Penn Medicine to offer VA services at former Brandywine Hospital

Penn Medicine is also weighing the possibility of re-establishing emergency care at Brandywine Hospital “beyond the partnership with the VA.”

The exterior of Brandywine Hospital

Brandywine Hospital in Coatesville. (Emma Lee/WHYY)

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Penn Medicine already has ideas for the Brandywine Hospital in Coatesville. The health system, which recently signed a letter of intent to acquire Brandywine from Tower Health, said it is currently busy working on addressing needs at the Corporal Michael J. Crescenz VA Medical Center campus in Philadelphia and the Coatesville VA Medical Center. They are partnering with the U.S. Department of Veterans Affairs to serve the communities.

But this initiative also outlines Penn Medicine’s plans “for the operation of VA services for outpatient, acute mental health, and long-term care on the Brandywine Hospital Campus,” according to the company’s press release on Wednesday.

Kevin Mahoney, CEO of the University of Pennsylvania Health System, told the Philadelphia Inquirer that Penn has no interest in reopening inpatient beds at Brandywine Hospital.

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In June, the Coatesville-based Alliance for Health Equity released a summary report of the hospital closure’s impact on health equity in Greater Coatesville, which was based on feedback from more than 1,100 respondents. Along with gaps in services and access issues, the report highlighted “the vital need for a local community hospital to serve the Greater Coatesville area and beyond.”

Nicholas Torres, interim president and CEO of the organization, would not comment on whether Penn’s plans fit the bill for the “community hospital” as he wasn’t involved in the transaction, but he said he’s proud of the work that has been done in the surrounding area to address the social determinants of health since Brandywine closed.

“I think we’ve built up this last 18 months a fantastic infrastructure that really addresses issues or gaps that were there before,” Torres said.

He said he’s excited to see a hospital coming back to Coatesville.

“It’s a new hospital coming back with a coordinated, integrated system of care for the residents of Coatesville. And when you combine those two different things, you’re going to see Coatesville looking healthier and healthier as the things come back,” Torres said.

How will Chester County’s emergency care issues be addressed?

Penn’s announcement alluded to the possibility of re-establishing emergency care at Brandywine, however, it would require some legislative maneuvering from Harrisburg to accomplish this. Current state regulations do not allow for a freestanding emergency room.

“Penn Medicine is currently evaluating the needs of the community to determine additional programming for the Brandywine campus beyond the partnership with the VA. Emergency care has been identified early as a top priority for residents of the area – where Penn Medicine also operates Chester County Hospital — and leaders will work to develop an innovative plan to provide that type of care,” the press release read.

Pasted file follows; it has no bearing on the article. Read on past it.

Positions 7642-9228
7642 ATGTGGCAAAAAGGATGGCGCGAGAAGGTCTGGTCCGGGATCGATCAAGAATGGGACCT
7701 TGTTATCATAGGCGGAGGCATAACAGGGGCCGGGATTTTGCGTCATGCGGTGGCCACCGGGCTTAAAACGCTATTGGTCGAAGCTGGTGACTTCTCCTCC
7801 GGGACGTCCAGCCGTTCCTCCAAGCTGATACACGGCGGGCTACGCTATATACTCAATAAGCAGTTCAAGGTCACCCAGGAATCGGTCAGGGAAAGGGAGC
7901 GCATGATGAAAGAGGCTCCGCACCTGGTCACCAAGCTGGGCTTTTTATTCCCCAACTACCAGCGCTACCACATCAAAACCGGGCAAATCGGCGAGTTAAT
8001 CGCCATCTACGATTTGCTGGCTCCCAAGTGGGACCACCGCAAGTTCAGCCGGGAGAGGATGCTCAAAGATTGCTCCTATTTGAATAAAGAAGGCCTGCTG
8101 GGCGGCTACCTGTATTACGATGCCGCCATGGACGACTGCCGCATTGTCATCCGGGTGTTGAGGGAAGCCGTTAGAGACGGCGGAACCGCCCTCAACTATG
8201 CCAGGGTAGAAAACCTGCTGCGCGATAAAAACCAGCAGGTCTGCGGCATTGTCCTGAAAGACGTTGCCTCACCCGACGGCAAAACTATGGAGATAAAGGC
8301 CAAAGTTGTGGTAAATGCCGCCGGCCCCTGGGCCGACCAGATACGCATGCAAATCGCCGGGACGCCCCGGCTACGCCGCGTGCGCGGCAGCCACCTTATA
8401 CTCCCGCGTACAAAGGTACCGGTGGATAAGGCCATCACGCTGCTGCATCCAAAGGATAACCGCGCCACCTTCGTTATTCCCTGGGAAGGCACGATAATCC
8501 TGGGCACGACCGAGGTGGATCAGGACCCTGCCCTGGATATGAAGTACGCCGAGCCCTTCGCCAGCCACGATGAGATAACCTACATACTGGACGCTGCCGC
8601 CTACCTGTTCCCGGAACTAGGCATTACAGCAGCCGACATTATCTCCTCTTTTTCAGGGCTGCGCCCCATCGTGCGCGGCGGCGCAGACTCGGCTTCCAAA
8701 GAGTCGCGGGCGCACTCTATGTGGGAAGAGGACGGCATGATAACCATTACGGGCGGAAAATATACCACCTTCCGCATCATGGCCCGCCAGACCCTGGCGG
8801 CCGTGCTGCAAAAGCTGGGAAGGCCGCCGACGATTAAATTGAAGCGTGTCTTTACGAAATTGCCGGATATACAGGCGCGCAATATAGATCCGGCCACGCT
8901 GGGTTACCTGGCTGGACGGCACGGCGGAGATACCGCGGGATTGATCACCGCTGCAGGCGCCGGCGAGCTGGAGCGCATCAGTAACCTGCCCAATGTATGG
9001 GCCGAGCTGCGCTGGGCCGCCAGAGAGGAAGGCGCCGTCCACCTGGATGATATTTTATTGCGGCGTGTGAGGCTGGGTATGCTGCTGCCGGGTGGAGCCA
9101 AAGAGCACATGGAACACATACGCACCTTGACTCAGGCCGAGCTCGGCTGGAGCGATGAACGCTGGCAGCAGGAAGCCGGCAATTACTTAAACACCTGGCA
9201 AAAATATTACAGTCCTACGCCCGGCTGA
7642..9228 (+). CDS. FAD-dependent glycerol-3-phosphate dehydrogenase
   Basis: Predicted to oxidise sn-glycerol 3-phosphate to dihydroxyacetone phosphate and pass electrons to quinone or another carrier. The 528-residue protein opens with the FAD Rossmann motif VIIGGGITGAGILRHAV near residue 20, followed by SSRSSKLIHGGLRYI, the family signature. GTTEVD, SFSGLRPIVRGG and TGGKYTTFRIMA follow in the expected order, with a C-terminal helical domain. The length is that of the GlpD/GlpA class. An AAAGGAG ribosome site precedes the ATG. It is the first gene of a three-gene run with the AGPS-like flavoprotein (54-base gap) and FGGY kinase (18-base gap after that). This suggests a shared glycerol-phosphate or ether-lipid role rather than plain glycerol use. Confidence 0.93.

But as it stands right now, the issues that this part of Chester County is facing, such as dangerously long ambulance rides, are not likely to end anytime soon. Chaz Brogan, president of the Chester County EMS Council, called the circumstance a “new ordinary.” He credited Chester County Hospital, Paoli Hospital, and Phoenixville Hospital for helping EMS agencies adapt.

“They really improved a lot of their processes, increased their staff, increased their physical space, in some cases, and they’ve been able to really reduce a lot of those wait times down. Now, we still have wait times today, but today they are much more manageable than they were just 12 months ago,” Brogan said.

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He said that the EMS council has a great working relationship with Penn and that he hopes to hear from them soon about what Penn is planning to do with the facility.

Brogan, who is also the director of operations at Good Fellowship Ambulance in West Chester, reiterated that if Coatesville and the surrounding area remain without an emergency room, many of the issues the county currently faces will persist.

“We’re certainly hopeful that at some point, potentially some kind of emergency care services may be considered at that location. It’s obviously clear that there is a need for emergency care in that region. But again, until we hear formally from Penn about what their intended use is for the property, we can only speculate,” Brogan said.

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